Biographical Sketch of Eugene F. Ware

Eugene F. Ware, a soldier of Iowa, a lawyer and public man of Kansas, and an author both of that state and Missouri, was born at Hartford, Connecticut, May 29, 1841. His parents moved to Burlington, Iowa, in his childhood and he was educated in the public schools of that place. During the Civil war he reached the rank of captain in the Fourth Iowa Cavalry. He took a section of land in Cherokee County, Kansas, in 1867, studied law and was admitted to the bar at Fort Scott and to the United States Supreme Court; entered the law firm of McComas & McKeighan at Fort Scott; in 1874 married Miss Jeanette P. Huntington of Rochester, New York, and was for many years editor of the Fort Scott Monitor. His political career consisted of two terms in the Kansas Legislature, 1879 to 1883, and three years as United States pension commissioner– 1902 to 1905. He was prominent in the republican party; was a delegate to two of its national conventions; was a member of the Sons of the American Revolution, the Bar Association, the Loyal Legion and the Society of the Mayflower Descendants. His home for some years was at Topeka, from which place he moved to Kansas City, Kansas, about 1909 where he practiced law in partnership with his son until the spring of 1911 when both retired to the Ware farm in Cherokee County. Mr. Ware died on July 1, 1911, at Cascade, Colorado. He was the author of “The Rise and Fall of the Saloon,” 1900; “The Lyon Campaign and History of the First Iowa Infantry,”...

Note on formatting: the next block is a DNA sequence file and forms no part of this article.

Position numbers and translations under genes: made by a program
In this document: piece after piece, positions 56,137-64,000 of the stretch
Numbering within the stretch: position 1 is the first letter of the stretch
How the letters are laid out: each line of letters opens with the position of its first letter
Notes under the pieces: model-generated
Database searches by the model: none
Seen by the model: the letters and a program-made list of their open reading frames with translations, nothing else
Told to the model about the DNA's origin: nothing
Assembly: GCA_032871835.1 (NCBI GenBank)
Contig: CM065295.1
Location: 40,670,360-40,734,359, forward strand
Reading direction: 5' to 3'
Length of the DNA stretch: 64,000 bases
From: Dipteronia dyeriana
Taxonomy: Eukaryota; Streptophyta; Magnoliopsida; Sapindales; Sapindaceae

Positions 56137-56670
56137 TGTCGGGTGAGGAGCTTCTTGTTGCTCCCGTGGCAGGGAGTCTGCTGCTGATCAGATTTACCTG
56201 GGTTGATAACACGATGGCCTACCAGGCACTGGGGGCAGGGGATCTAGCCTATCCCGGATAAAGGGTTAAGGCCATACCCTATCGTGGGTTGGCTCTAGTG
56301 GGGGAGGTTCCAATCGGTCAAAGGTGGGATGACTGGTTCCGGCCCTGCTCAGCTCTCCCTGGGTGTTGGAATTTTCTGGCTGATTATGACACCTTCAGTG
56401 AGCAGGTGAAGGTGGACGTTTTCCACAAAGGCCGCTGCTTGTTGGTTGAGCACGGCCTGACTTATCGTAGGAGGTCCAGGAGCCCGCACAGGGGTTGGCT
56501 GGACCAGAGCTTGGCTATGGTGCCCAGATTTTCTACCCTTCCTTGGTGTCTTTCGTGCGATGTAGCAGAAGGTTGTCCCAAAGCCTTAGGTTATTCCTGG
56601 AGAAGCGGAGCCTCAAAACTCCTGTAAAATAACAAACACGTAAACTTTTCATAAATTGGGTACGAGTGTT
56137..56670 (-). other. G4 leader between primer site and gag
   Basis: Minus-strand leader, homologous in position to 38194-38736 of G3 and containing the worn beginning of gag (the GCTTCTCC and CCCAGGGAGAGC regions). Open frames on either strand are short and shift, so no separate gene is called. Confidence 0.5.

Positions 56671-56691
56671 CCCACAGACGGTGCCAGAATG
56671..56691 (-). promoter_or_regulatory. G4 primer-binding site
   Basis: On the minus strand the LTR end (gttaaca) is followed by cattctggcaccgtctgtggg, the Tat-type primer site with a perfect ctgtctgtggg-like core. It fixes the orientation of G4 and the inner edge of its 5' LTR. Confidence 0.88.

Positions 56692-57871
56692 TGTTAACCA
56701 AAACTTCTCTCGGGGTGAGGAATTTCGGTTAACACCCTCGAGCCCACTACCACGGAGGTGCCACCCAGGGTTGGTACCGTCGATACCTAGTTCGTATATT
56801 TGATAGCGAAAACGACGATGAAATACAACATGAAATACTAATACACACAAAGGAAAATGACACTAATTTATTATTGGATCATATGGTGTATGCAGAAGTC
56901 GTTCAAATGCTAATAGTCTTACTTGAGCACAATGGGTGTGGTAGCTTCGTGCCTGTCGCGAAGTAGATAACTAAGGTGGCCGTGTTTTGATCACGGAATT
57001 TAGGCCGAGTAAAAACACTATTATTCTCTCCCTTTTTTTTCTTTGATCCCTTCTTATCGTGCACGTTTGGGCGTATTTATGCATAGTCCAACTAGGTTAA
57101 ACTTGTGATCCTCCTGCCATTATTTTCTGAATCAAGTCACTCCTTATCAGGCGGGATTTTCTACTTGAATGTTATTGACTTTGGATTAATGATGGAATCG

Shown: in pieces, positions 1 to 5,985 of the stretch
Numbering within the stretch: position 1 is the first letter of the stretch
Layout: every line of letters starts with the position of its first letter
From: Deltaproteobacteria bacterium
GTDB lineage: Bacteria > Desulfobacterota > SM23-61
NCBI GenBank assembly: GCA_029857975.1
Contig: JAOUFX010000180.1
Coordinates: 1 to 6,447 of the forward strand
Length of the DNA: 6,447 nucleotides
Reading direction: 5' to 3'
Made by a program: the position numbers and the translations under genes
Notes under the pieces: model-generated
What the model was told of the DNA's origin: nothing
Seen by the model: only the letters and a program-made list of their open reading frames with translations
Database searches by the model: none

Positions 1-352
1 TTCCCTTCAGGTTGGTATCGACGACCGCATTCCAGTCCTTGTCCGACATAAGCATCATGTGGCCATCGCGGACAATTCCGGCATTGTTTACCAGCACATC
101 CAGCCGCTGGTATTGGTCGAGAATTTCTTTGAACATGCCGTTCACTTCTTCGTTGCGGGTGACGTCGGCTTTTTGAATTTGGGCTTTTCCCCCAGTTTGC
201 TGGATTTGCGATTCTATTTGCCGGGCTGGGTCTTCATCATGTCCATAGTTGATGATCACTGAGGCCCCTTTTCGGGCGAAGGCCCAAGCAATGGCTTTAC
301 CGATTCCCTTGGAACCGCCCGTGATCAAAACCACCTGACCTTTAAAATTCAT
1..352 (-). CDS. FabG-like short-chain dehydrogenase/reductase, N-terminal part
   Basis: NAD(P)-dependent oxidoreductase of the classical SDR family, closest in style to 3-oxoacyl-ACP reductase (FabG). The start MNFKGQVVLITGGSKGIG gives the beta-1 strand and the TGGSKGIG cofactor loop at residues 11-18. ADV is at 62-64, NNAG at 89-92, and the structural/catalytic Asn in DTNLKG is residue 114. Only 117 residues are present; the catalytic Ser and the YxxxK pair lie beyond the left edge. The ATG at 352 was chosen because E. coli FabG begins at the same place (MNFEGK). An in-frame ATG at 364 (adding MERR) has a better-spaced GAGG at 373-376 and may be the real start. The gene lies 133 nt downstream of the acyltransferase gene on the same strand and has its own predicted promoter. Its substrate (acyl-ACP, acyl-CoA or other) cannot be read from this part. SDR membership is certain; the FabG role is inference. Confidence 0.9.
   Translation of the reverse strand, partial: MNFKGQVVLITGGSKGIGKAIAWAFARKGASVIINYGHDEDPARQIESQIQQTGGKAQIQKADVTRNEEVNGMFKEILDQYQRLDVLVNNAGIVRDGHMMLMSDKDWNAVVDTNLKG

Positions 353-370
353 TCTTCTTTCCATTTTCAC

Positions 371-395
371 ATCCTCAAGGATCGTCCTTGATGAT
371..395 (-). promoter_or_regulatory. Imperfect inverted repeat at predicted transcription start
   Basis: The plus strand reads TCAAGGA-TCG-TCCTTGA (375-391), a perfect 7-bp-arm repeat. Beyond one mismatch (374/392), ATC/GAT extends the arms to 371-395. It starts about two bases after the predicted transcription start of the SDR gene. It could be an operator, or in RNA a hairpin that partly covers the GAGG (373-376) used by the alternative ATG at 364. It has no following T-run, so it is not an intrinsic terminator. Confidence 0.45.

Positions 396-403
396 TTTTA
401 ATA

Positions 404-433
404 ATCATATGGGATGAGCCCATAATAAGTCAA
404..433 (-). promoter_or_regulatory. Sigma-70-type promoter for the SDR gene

Biography of Peter W. Goebel

When the American Bankers’ Association in their annual meeting at Kansas City, in September, 1916, gave unanimous choice to Peter W. Goebel for president of the association, they not only honored one of the ablest bankers of the country but also the State of Kansas, where Mr. Goebel’s career as a banker began and where for over thirty years his name and influence have been growing to that point where they were recognized in such distinctive manner by the bankers of the nation. The story of one of the greatest of Kansas banks and of Mr. Goebel is almost identical. The Commercial National Bank of Kansas City, Kansas, when it opened its doors for business under the name Commercial State Bank on May 1, 1897, had as its first president Peter W. Goebel. He had been president throughout the various changes and the expansion of the institution, and sharing with him in point of continuous service is also Mr. C. L. Brokaw, who had been cashier from the beginning to the present time. The Commercial State Bank had its first home at Fifth Street and Minnesota. Avenue. The original capital stock was $25,000 and the first day’s deposits were $12,000. The original directors were P. W. Goebel, A. C. Fasenmyer, J. A. Hirst, W. T. Maunder, M. Staley, H. W. Sandusky, E. S. McAnany, J. R. Chapman, E. F. Neal. On December 1, 1898, the capital was increased to $35,000, and on December 1, 1900, to $75,000. On July 1, 1902, the bank was nationalized under the name of The Commercial National Bank of Kansas City, Kansas, with a...